Cheryl David

Probate Terms in North Carolina – Part 2

Last week we looked at several common probate terms in North Carolina. Because probate is a relatively obscure area of the law that most people don't encounter until after the death of a close family member or loved one, we think it's important to expand on last week's list by explaining some additional common probate terms of North Carolina you might come across.Of course, these …  read more

Basic Estate Planning Questions – What is the Difference Between a Will and a Living Will?

The process of creating a comprehensive estate plan in the Greensboro, North Carolina area will most likely require you to create both a will and a living will. But why is this? Why do you need both of these documents? What does one document do that the other cannot?If you have been reading our blog for some time, you might already have an idea about why using both a will and a …  read more

Basic Estate Planning Questions – Should I Make a Video Will?

Some people who create an estate plan in the Greensboro, North Carolina area want to know whether or not they should create a video will as a part of that plan. In this week's discussion on basic estate planning questions, we are going to look at some common questions surrounding video wills and their role in estate planning. As with any discussion on a specific estate planning topic, …  read more

Basic Estate Planning Questions – What is a Will Contest?

In this week's discussion of basic estate planning questions in North Carolina, we are going to look at the will contest. Also known as challenging a will, a will contest is something that might sound like it's more common than it is, probably because it is more often portrayed in films and fiction then it occurs in real life. A will contest can arise only in specific situations when …  read more


In my opinion, the Power of Attorney is one of the most important documents you should have. This document allows someone named as your agent to act for you during incapacity. Since none of us know when incapacity will strike, it’s important to have this document well in advance of needing it. Once you need it, it’s often too late for us to get it done. If someone is incompetent we can’t …  read more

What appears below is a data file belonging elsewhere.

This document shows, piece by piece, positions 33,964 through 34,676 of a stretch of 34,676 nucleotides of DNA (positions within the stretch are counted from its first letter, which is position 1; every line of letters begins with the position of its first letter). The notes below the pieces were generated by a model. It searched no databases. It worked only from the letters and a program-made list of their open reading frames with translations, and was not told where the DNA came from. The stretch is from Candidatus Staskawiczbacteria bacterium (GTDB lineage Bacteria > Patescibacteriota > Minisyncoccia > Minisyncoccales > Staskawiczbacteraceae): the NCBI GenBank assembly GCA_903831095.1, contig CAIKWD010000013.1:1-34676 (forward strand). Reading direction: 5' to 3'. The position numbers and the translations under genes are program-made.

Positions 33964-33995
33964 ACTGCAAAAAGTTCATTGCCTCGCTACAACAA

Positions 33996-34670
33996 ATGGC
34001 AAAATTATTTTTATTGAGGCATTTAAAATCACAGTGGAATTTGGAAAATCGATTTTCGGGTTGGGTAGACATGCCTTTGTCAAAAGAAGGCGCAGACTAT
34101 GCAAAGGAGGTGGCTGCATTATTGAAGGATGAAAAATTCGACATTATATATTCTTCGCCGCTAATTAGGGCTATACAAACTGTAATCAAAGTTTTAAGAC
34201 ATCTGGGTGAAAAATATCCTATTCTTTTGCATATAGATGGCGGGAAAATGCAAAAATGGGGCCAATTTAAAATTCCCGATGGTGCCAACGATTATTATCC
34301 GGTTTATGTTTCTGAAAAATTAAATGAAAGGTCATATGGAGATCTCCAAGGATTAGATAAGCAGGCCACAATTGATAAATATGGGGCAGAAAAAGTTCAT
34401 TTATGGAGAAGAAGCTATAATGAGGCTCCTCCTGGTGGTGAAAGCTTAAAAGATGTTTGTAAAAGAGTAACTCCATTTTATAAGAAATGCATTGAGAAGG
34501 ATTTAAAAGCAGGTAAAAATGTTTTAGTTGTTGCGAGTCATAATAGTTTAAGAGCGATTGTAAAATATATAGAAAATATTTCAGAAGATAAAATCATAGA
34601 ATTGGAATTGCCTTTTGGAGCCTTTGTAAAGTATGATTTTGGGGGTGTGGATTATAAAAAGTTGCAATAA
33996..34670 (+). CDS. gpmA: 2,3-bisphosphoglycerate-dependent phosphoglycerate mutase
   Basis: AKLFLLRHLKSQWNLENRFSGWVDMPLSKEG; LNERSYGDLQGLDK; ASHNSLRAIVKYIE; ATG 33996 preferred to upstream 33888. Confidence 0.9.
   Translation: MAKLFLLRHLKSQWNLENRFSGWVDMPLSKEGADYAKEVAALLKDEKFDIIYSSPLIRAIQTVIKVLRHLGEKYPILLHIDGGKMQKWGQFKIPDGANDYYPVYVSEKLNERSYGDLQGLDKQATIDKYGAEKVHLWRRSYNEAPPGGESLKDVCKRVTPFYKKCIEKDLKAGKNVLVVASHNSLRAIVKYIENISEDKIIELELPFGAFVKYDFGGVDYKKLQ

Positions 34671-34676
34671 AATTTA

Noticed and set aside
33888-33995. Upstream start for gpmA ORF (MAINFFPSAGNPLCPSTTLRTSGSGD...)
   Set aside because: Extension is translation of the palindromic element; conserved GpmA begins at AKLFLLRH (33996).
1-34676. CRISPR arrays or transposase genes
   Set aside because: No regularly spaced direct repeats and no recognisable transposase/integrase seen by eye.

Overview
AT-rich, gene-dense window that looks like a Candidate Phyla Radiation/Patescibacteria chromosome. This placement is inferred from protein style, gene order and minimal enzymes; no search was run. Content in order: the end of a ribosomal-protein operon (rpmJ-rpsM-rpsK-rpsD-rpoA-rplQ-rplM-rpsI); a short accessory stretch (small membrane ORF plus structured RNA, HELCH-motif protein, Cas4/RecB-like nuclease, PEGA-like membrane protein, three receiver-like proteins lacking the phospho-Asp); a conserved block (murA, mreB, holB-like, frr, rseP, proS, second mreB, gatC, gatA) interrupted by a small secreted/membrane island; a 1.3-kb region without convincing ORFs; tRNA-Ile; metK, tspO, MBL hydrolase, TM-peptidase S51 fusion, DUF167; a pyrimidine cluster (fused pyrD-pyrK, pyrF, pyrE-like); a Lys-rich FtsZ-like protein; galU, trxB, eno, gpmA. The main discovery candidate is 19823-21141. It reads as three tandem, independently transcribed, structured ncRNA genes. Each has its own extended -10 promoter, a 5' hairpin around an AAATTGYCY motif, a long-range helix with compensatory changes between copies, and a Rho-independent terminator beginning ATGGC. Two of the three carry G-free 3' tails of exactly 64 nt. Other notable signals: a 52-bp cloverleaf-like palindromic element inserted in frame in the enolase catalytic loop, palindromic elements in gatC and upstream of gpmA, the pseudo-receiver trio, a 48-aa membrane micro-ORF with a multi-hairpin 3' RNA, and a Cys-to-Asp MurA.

Special Need Solutions for Special Needs Children

Estate plans are an essential part of planning for the future, and when you have an heir with a mental disability or other impairment that limits their ability to take care of themselves, it is even more important. The U.S. Census Bureau reports that 10 percent of American families have a special needs child with a physical, emotional, or mental disability, and 60 percent of parents …  read more

Estate Planning: Essential for the Under-40’s

The sooner you plan, the more prepared you'll be for life's unexpected twists and turns. You can start now, regardless of your net worth. You might say: “but I’m still paying off student and credit card loans!” Have no fear, your net worth is not the deciding factor in getting your estate organized. One thing to ask yourself is how prepared would your loved ones and family be if …  read more

Trusts for Minors: Taking Care of Your Family

Trusts for minors are usually set up by parents or relatives who want to leave property to a young person. Thus, naming a trusted adult to care for the property until the child is old enough to be financially responsible. You can specify any age for your child to receive the proceeds, but generally the designated ages are 18, 21, or 25.A minor's trust is often created through a …  read more

How to Avoid the Big Estate Planning Errors

Here are big mistakes you want to avoid when you set aside wealth for future heirs:Procrastinating —Always arrange your estate plan as early as possible, and keep it updated. State law may intervene and create a plan of its own if you don’t complete yours in time. Having a do-it-yourself mentality — Although taking charge of your own plan can seem like a good idea — after all, …  read more

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